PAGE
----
Posts Tagged ‘Autumn’

I’ve been invited to the Thanksgiving luncheon at my previous employer and must find a dish to bring. I always like to include something a little different while the SC natives tend to their traditions. usually bring something New Englandish. Last year it was mashed potatoes and gravy. Would you believe mashed potatoes are not on their ‘must do’ list! I guess this is rice country along the coast and rice is a mainstay of a meal. I’m sure there will be collards and macaroni and cheese. Deviled eggs always attend the party as does sweet potato casserole. The dessert table will be crammed with goodies, and people to full of dinner to really get into most of them. They’ll all strike around 3:00 break time for coffee and whatever is left of the cakes, cookies and pies.
Since I retired 4 yrs ago, It’s always fun visiting with the old crew, seeing their wives and children (all grown up). So what to bring……

Pre-Thanksgiving Spread (That’s my Waldorf in the front corner next to the eggs)

I decided on my twist of a Waldorf Salad

Waldorf Salad Upgraded

9 apples unpeeled but cored and diced (I used a variety of MacIntosh, Granny Smith, and Gala so to have different textures, color and sweet / tart)
2 stalks Celery finely sliced
1/2 Cup Mayonnaise
1/2 Cup Heavy Cream whipped
1/2 Cup Pomegranate Craisins (pomegranite seeds might be nice instead)
1/2 Cup Maple sugared walnuts (see recipe)
1/16 teas Chinese Five Spice powder
sprinkle of ground ginger
sprinkle of ground cardamon

Whip cream and set aside. Blend mayonnaise with spices. Add celery and craisins to diced apples in bowl. Stir in Mayonnaise mixture. Fold whipped cream into apple mixture. Refrigerate. Prepare Walnuts.

Maple Glazed Walnuts with Cayenne
adapted from recipe by fifteenspatulas

3 Tbl maple syrup
sprinkle of cayenne
sprinkle of salt

Heat a skillet to hot. Add walnuts and toast until nuts are heated thru and piping hot. Sprinkle with a good dose of cayenne and salt. Slowly pour syrup in side of skillet (carefully as it will bubble up and spit) Stir nuts around until coated. Remove from heat. Set aside to cool completely. When completely cool, scatter over apples in bowl. Toss walnuts with apples just before serving.


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Thanksgiving time and I’m remembering so many happy Thanksgivings spent with my parents and sisters. When my sisters and I were younger, Thanksgiving meant High School football. Natick vs. Framingham rivals like no other. We always made our own pom-poms from red and blue crepe paper rolls and mom would buy us colored crysanthamums to wear on our jackets. While we cheered our team on, mom was busy in the kitchen at home preparing our Thanksgiving dinner. It was always served at the big dining room table, covered in white linen. Our dishes with the pretty pink flowers would be filled with turkey and dressing and all the fixings. Through the years, Thanksgiving day followed almost the same pattern. Because I was the youngest child, the game continued to be a big part of the day, but my sisters married and sometimes shared the day with their spouse’s families. One year, with just the three of us (Mom, Dad and me) it was decided we would eat out. A more beautiful setting for Thanksgiving than the Wayside Inn there will never be.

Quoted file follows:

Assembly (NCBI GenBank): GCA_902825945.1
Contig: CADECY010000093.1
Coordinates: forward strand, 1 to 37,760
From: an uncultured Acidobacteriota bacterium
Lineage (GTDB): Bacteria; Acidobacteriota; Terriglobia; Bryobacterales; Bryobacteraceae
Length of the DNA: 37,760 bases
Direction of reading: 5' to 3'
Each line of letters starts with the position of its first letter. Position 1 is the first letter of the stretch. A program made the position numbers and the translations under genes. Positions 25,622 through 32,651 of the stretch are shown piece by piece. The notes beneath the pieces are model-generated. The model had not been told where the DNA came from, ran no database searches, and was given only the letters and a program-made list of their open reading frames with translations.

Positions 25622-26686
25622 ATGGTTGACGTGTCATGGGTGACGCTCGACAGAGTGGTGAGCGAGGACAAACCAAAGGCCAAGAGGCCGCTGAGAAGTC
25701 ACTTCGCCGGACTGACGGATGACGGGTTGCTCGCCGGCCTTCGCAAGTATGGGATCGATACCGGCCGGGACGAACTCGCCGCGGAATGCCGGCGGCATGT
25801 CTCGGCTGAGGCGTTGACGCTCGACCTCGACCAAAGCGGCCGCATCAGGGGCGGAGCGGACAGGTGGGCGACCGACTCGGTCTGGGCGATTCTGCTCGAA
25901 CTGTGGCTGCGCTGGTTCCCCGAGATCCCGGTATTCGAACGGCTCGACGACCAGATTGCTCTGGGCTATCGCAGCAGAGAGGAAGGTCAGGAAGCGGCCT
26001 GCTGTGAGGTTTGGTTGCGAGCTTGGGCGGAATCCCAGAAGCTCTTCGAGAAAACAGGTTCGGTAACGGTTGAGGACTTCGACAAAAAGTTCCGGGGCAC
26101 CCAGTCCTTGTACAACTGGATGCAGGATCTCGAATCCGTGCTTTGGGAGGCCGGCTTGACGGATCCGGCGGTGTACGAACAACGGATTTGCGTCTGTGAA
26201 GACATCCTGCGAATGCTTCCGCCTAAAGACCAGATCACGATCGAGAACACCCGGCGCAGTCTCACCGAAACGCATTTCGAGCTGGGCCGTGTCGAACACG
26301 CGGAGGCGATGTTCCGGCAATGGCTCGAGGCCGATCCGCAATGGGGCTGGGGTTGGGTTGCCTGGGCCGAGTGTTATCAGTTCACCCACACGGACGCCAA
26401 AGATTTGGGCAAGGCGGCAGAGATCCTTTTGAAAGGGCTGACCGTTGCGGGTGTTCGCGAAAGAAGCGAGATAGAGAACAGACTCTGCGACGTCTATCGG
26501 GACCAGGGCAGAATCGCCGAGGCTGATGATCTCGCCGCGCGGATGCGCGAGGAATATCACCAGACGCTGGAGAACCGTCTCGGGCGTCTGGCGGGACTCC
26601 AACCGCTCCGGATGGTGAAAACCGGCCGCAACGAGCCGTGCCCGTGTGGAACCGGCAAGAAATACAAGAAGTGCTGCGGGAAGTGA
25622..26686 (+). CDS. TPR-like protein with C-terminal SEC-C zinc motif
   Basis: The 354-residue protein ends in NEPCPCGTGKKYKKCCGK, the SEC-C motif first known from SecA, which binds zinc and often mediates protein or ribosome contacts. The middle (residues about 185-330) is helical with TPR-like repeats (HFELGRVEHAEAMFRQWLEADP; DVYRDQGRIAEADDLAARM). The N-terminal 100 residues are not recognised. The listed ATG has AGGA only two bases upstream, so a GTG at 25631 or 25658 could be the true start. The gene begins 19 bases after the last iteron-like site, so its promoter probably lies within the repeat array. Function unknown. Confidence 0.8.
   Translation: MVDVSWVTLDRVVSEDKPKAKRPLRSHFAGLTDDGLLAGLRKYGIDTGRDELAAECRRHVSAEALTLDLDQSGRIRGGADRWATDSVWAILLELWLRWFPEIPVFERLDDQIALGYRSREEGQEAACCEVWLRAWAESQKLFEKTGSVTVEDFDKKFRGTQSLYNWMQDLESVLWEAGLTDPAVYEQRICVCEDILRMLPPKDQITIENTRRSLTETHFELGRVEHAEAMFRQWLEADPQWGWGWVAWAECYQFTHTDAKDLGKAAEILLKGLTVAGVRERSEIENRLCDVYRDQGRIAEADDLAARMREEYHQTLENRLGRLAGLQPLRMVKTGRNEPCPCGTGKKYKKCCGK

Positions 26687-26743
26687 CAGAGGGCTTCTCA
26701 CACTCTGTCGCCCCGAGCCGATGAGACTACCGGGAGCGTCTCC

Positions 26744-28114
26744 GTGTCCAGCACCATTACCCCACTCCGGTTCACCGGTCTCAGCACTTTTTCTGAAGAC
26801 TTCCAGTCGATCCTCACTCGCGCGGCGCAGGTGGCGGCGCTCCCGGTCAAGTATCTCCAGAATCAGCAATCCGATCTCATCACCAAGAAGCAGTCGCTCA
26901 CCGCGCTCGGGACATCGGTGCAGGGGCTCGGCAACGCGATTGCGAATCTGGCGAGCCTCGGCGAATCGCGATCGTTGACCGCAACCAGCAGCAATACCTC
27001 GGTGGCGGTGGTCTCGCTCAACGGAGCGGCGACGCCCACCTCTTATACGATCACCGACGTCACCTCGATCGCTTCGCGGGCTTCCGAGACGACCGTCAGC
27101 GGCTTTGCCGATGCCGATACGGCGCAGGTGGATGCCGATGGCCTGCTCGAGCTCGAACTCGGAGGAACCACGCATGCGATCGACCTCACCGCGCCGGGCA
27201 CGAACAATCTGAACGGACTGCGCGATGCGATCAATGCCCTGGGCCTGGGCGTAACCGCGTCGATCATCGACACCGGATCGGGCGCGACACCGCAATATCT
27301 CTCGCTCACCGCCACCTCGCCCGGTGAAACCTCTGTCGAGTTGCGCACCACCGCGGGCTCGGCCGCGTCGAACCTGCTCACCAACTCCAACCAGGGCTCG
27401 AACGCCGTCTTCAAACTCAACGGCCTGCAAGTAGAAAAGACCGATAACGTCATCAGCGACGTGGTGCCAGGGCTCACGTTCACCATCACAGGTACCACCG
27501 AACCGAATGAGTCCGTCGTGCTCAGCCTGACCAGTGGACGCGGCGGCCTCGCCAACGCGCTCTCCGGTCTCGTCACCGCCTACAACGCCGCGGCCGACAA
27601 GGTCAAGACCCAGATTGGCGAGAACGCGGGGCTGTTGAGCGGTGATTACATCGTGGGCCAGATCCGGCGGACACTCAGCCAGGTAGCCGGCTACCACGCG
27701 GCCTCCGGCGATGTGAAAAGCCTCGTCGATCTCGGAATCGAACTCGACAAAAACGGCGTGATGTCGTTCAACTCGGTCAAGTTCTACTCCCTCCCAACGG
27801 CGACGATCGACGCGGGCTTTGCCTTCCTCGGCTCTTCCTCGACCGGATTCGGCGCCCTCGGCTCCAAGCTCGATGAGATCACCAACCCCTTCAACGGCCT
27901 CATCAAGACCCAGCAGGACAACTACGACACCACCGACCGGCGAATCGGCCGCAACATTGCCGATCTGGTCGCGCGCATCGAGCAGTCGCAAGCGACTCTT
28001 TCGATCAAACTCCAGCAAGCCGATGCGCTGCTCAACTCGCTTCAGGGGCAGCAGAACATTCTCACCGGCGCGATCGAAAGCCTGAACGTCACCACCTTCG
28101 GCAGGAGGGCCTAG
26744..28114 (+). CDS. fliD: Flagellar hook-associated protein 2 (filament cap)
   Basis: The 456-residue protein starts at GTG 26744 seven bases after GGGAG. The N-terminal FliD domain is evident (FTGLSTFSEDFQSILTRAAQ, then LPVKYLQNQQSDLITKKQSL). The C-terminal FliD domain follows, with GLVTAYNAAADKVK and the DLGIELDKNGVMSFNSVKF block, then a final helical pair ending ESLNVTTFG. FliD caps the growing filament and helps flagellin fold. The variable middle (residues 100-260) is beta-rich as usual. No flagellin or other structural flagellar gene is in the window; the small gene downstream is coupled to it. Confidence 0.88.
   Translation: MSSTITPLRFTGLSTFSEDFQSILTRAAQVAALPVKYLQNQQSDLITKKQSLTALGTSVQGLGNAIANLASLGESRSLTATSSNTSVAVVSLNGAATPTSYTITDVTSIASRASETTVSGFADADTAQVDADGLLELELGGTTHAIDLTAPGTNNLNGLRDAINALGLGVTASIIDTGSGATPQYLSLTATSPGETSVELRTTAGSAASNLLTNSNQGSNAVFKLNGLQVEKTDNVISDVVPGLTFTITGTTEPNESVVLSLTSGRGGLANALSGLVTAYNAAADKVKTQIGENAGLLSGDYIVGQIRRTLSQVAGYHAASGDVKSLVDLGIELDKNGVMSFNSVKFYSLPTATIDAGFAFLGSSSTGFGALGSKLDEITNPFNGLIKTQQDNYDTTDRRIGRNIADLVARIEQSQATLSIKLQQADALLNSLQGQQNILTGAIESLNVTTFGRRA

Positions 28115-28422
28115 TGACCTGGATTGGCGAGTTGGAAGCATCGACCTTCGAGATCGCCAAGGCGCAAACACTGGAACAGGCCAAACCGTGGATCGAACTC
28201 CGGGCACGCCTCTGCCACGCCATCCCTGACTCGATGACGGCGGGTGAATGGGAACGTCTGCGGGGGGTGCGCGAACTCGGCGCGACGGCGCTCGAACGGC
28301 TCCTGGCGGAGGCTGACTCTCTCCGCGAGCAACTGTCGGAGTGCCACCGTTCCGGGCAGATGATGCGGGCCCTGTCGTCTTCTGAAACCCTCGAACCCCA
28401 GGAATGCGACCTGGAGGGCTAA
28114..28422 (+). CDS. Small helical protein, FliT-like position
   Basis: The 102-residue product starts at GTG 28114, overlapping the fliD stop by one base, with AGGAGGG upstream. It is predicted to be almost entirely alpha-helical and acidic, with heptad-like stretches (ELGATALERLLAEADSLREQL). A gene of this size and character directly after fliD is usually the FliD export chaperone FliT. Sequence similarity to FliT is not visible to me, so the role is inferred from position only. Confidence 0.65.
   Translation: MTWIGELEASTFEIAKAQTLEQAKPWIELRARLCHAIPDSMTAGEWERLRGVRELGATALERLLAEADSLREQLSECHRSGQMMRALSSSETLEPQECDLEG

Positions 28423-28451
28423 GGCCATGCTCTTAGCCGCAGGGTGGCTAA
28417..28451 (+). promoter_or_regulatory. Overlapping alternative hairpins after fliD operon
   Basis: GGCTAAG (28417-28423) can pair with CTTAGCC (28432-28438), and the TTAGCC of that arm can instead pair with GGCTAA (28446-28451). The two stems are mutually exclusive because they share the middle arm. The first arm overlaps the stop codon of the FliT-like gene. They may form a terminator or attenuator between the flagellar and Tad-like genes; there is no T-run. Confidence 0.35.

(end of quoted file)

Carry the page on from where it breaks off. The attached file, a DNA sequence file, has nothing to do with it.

It was there I discovered Grape-nut pudding. Served warm with whipped cream, I fell in love with the silky custard and slightly nutty crust. In the years that have passed, I’ve never tried making my own until now. I searched my beloved copy of ‘Fanny Farmer Cookbook’ and scoured the internet to come up with what I felt was a suitable recipe. Of course I took my favorite three and took a little bit from each.

Now, more is not always better. Every now and then, I ‘tweak’ a recipe. Here we go, first, I adjusted the eggs, but only because in separating one of them, I broke the white into my bowl and ditched the yolk. I was supposed to use 2 eggs and 2 yolks. Now I had 2 eggs and 1 white. To correct the error I just added another egg, and what the heck, I added another yolk too. I beat up my eggs with the sugar and vanilla and tempered them nicely. Then I decided that 1/2 cup of Grape-Nuts sounded wanting. They looked lost floating around in that quart of milk. So I added another 1/2 cup. What I didn’t count on is, they expand! They plump up to 3 times their size! They are like oatmeal or cornmeal. They take over and suck up all that milk. We ate it anyway, covered in more milk and lots of whipped cream, not a total disaster, but not at all like I remembered way back 50 yrs ago. Lesson learned.

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I long for reds and gold and orange
cinnamon and nutmeg in the air
a brisk walk under flaming trees
a thick irish knit sweater to wear

I miss the sound of falling leaves
in the silence of early morning
the crisp bite of a just picked macintosh
the fireplace embers bright and warming

I yearn for the acrid smoke of a bonfire
sweet pie pumpkins from the country store
gathered on a leisurely Sunday drive
and long mountain paths to explore

my windows open and curtains flapping
a breath of cool fresh air
soup in the kitchen
enough for an army to share

Saturday afternoon football games
rivals since long ago
a country inn a covered bridge
Oh New England I miss you so

hot apple cider and maple candy
and an icey cold mountain stream
it’s that time of year that I think of home
and its of New England I dream.

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